Wake-up call, girl!

A safe-sex comic for transexual prostitutes hits its target

After Christina Strang and Monica Forrester presented their latest project at last week’s Women And HIV/AIDS Conference, they found themselves surrounded by people from AIDS service organizations, eager to find out how to improve their hiring practices.

The reps were taken with the booklet-wielding transexual activists.

“They wanted to know how to hire people like me. They were really open and asked questions I’ve always wanted people to ask,” says Strang.

The hot-off-the-presses booklet that triggered the buzz is The Happy Transexual Hooker. Strang was hired by the 519 Church Street Community Centre to coordinate it; Forrester has been distributing it as part of her job as a TS outreach worker.

It uses photos and comic book-style dialogue bubbles to tell the story of Sacha, an off-duty trans prostitute, and Tony, the sweet but underinformed guy she meets in a bar. The steamy story is aimed at helping sex workers get their facts straight about HIV and STDs. Strang says that because the book is produced by transexuals speaking as peers, the message will hit home.

“Transexuals rarely get to play themselves.” says Strang. “The worst thing is when they make reports saying it’s in need, then they don’t do anything about it. Or they don’t hire from within the community. We speak the language, we can get what they need.”

Despite research suggesting the HIV-infection rate is high among transexual sex workers, mainstream AIDS organizations have had problems reaching them. Strang says that when she started working in the sex trade, the only HIV prevention information out there was for gay men. Since then, Strang says some agencies have recognized the special needs of trans prostitutes, but haven’t made it a point to act on their findings.

The format of The Happy Transexual Hooker may be fun and easily accessible to a large audience, but it is very sharply targeted. Strang says it was a challenge to create a guide that didn’t employ the usual talk-down and moralizing. They conducted focus groups.

“They wanted someone in the booklet who was sexy, a beautiful TS woman who was a sex trade worker herself,” explains Forrester.

They found several areas where there was a lot of misinformation, and used the storyline to talk about them. For example, you can take anti-retroviral meds and hormones at the same time, though some doctors will argue with you about it. You need to use different needles for recreational drugs and hormones. There’s no cross-the-board reason to not have sex reassignment surgery if you’re HIV-positive. And neo-vaginas do absorb HIV.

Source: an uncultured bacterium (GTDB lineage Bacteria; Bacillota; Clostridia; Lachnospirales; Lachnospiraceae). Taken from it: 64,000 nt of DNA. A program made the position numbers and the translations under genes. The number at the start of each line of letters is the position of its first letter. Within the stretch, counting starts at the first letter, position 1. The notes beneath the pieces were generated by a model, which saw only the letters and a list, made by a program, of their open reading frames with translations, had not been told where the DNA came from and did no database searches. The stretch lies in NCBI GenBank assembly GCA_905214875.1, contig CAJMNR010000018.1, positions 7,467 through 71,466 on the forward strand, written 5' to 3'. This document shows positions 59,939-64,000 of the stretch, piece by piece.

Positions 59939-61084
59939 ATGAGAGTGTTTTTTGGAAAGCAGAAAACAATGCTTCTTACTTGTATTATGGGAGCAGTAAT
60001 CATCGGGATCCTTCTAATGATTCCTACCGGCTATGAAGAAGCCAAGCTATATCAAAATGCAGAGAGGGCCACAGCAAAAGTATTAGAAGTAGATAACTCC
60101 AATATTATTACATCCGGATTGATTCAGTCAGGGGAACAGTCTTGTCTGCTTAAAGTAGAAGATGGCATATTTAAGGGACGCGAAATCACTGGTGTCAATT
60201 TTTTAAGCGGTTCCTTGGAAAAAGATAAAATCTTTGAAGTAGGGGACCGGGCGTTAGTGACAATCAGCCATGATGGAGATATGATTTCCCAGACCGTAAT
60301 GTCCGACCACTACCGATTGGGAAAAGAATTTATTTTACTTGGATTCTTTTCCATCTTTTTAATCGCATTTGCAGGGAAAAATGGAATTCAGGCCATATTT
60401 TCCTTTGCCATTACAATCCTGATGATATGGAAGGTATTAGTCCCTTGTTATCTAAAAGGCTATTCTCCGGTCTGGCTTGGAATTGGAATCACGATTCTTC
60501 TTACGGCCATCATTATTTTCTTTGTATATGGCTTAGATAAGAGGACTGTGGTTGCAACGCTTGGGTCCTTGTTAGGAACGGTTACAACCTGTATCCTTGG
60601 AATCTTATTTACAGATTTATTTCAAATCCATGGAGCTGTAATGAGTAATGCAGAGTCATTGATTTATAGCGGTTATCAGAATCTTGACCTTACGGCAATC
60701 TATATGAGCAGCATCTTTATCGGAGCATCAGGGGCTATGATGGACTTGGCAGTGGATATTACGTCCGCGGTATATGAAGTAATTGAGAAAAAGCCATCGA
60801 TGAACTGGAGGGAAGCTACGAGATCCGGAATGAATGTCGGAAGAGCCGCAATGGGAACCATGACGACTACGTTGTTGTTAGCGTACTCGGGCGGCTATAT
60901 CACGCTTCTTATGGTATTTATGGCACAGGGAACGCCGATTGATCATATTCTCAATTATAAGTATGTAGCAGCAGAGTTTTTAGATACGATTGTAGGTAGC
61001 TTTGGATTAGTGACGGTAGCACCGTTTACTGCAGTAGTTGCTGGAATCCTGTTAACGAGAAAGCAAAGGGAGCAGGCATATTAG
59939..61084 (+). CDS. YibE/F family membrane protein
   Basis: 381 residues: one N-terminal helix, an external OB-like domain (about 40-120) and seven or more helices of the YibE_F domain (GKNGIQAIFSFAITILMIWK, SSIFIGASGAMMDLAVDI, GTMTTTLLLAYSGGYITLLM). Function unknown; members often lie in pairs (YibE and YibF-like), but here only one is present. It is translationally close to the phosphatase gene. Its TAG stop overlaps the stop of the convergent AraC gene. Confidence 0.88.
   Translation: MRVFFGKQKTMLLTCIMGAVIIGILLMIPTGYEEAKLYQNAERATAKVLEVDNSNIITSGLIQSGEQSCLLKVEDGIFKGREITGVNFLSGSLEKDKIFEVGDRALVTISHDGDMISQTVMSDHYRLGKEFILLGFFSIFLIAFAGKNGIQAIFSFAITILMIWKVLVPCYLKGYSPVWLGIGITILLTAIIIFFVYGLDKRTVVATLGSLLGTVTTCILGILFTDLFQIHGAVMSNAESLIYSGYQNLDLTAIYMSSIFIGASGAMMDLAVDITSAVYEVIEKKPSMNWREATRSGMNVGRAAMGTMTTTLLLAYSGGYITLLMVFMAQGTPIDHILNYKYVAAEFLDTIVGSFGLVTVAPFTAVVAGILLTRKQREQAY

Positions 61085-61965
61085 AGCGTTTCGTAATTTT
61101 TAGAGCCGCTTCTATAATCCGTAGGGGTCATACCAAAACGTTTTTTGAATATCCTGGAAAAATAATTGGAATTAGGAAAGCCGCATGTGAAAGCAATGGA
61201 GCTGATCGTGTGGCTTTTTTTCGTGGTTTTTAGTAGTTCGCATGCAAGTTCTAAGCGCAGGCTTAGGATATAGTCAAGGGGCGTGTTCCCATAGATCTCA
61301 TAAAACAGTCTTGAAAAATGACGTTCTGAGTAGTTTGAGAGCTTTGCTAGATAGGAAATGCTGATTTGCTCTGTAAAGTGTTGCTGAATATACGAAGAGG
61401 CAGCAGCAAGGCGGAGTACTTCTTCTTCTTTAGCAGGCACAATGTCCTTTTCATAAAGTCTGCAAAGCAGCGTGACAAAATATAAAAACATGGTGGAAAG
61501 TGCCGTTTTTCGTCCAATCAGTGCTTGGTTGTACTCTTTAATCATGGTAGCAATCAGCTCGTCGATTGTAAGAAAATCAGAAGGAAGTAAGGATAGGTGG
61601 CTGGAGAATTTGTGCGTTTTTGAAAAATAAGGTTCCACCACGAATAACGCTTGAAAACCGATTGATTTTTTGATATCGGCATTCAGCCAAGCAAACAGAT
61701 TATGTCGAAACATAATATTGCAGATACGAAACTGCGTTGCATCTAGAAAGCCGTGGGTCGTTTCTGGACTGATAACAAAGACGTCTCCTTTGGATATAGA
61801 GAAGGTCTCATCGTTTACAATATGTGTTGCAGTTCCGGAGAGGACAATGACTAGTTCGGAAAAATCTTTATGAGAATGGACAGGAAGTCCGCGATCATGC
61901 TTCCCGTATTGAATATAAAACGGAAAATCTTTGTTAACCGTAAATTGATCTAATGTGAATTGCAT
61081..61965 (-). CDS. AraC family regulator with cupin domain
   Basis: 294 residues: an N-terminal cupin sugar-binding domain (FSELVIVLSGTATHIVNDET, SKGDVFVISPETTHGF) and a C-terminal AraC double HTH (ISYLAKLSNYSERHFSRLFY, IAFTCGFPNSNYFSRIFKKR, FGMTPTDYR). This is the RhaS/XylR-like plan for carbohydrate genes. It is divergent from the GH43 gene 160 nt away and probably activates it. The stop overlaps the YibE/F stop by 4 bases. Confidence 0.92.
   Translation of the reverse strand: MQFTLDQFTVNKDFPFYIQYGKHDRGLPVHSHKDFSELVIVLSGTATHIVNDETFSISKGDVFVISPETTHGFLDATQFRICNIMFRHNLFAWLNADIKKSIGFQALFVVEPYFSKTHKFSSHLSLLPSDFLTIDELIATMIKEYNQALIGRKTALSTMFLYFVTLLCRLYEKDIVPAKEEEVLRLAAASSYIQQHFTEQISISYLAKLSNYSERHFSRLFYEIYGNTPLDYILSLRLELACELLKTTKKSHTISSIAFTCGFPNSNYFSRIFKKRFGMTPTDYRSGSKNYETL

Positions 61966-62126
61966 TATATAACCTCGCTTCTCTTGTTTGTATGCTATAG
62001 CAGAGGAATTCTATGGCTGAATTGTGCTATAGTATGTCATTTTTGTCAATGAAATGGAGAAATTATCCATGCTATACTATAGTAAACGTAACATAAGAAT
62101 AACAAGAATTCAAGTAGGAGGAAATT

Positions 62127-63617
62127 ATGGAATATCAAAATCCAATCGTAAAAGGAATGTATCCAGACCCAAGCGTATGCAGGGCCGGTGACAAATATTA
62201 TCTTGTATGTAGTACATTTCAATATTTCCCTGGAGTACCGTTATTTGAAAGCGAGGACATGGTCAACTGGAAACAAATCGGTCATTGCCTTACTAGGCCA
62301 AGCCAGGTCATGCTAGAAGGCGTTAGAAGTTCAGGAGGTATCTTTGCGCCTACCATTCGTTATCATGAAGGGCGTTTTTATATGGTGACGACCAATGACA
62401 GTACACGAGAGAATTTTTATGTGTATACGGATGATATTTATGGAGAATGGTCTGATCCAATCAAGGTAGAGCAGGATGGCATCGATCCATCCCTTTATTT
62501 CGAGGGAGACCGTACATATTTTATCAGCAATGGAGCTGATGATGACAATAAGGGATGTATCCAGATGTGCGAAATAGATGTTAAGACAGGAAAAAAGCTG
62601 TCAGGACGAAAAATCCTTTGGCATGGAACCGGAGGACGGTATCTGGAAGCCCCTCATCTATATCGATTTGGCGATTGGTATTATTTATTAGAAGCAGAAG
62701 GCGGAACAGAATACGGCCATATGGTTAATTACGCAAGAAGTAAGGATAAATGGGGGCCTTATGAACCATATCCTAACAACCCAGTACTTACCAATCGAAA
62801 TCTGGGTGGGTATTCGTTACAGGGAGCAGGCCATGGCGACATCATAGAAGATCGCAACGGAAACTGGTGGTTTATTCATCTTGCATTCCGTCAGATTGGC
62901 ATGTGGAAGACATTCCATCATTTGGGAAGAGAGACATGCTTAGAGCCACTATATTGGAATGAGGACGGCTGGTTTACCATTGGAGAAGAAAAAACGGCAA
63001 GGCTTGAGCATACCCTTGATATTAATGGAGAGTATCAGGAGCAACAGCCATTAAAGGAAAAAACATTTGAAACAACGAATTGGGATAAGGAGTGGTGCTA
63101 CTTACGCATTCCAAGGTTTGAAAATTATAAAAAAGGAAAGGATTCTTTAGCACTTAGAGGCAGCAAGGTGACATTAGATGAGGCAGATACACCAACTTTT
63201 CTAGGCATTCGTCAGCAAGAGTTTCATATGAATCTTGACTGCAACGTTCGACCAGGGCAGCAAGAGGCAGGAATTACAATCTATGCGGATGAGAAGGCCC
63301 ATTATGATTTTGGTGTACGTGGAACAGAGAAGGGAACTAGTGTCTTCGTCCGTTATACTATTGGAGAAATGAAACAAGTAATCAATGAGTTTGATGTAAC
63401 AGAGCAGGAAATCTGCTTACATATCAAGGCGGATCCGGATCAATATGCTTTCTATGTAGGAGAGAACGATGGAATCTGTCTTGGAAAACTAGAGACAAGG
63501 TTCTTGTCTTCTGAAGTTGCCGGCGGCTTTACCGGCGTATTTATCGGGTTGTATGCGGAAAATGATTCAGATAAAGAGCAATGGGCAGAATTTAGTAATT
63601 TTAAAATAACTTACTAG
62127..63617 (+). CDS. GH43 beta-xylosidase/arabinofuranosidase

So how does this booklet get out to the right people? Is it as effective on the streets as it was at the AIDS conference? Forrester has been handing out the booklet when she does her street outreach work. Copies have been well received, partly because they’ve been coming from her.


“I’ve worked out there for 10 years. Being a woman of colour helps – about 80 percent of the girls out there are ethnic. I’m also pretty out-going, I’ve never had trouble communicating with them.”

While they recognize sex workers as safe sex professionals, the guide is useful in dispelling myths that do exist; many TS sex workers use condoms with their clients, but not always with their lovers.

“They often have a great working knowledge of safer sex, but then they’ll date a guy for three months and take the condom off,” Forrester says.

Another big safe-sex issue is self-esteem. In the booklet Sacha talks about how much she loves herself, and wants a lover who will treat her with respect.

“Since I am so special I am going to hold out for guys who treat me right and love me so fine… like Tony,” reads the text bubble.

Strang takes this part of the message very seriously: “We’re the most beautiful, unique people.” Her own sex-work experience helped put a positive slant to the booklet.

“It was validating. It wasn’t freakish or weird. You know, I could’ve done other work. I could’ve squeegeed. But sex work paid well, facilitated my transition, made me feel good about myself, like it was my own business. It also gave me access to other transexuals. We are a vibrant part of the sex working community.”

Read More About:
Health, Toronto, HIV/AIDS, Trans, Sex work

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